At last night's gaming session (GURPS) someone started a somewhat tangential reminiscense about an adventure I ran a few years back in our D&D campaign. It was a mission to rescue a captive goddess from Graz'zt's realm in the Abyss. Some of you might recognise the basic plot from the Forgotten Realms module 'For Duty & Deity' although by the time I'd finished with it it bore only a fleeting resemblance to that rather content-light scenario.
For a few minutes everyone was talking about it, about how dreadful it had been travelling through the Abyss. They especially recalled the sense of desolation and despair they'd experienced when the party were lost on the Horrid Sea, a stagnant infinite ocean of festering meat topped up by rains of flesh in assorted shapes (some of which happened to be viable if somewhat bizarre creatures), dotted with mutant-infested islands covered in poisonous jungles that various demonic factions warred over interminably and pointlessly for possession.
Everyone agreed that it had been an awesome adventure though. It has become one of those adventures that people in my group never forget. There were many images and moments from that adventure that seem to have seared themselves into the brains of my players. I don't mean it has traumatised them - they chuckle when they recall these moments, like people can laugh about a horror movie after watching it.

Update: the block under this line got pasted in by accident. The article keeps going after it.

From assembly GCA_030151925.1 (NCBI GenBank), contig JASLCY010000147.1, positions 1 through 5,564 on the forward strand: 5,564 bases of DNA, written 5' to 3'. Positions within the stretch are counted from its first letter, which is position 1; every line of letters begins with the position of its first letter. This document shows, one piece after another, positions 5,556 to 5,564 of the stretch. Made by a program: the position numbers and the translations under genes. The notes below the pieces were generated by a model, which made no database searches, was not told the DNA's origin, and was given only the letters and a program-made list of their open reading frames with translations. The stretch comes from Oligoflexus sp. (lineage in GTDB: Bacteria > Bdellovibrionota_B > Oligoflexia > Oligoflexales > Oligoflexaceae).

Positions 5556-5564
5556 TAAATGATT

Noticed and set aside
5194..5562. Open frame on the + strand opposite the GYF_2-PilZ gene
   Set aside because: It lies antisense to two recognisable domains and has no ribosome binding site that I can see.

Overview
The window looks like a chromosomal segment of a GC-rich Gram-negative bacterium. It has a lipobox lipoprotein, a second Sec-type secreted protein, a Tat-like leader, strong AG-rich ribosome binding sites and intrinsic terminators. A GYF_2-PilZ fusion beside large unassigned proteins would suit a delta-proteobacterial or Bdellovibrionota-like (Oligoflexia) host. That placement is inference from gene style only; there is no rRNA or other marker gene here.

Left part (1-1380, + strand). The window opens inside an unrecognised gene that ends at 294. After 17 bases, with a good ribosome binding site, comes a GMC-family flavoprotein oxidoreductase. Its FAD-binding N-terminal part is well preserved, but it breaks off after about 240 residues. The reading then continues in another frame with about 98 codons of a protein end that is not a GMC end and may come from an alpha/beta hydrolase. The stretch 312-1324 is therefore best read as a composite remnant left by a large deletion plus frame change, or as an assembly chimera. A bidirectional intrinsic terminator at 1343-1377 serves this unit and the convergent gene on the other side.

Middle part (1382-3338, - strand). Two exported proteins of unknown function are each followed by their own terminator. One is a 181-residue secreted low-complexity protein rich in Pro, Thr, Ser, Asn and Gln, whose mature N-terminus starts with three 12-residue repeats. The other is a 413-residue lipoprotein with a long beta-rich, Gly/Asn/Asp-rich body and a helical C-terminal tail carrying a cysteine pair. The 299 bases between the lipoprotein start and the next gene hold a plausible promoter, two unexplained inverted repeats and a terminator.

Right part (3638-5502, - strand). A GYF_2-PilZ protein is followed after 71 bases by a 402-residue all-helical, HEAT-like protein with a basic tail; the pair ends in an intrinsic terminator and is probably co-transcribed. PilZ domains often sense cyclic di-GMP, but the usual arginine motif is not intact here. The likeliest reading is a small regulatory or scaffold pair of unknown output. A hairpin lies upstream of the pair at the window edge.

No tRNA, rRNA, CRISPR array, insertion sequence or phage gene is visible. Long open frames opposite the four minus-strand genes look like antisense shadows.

At the time, when they were playing their characters in the adventure, they positively *hated* it and couldn't wait for it to be over so they could return home!
Here's the rub. Adventures generally involve characters entering some unpleasant, hostile or challenging environments. But if this is depicted really well, this can sometimes rub off on the players and affect them out of game.
The Horrid Sea episode, for example, lasted four sessions, corresponding to about four weeks of game time. The party were looking for a gateway that would take them to the city of Samora, but they had no idea where to find it and were of course lied to by creatures they asked for directions. Their 'arrow of direction' was useless as were clerical divinations.
If I had been kind I would have given them some kind of easy lead to follow. But this was the Abyss which is supposed to be a horrible place. Why should I give them an easy time?
They didn't half moan and complain about it though, out-of-game as well as in-game. Some of them became despondent and apathetic. If you had asked them at the time 'Is this a good adventure?' they would definitely have said 'No!'
So, was it a successful adventure?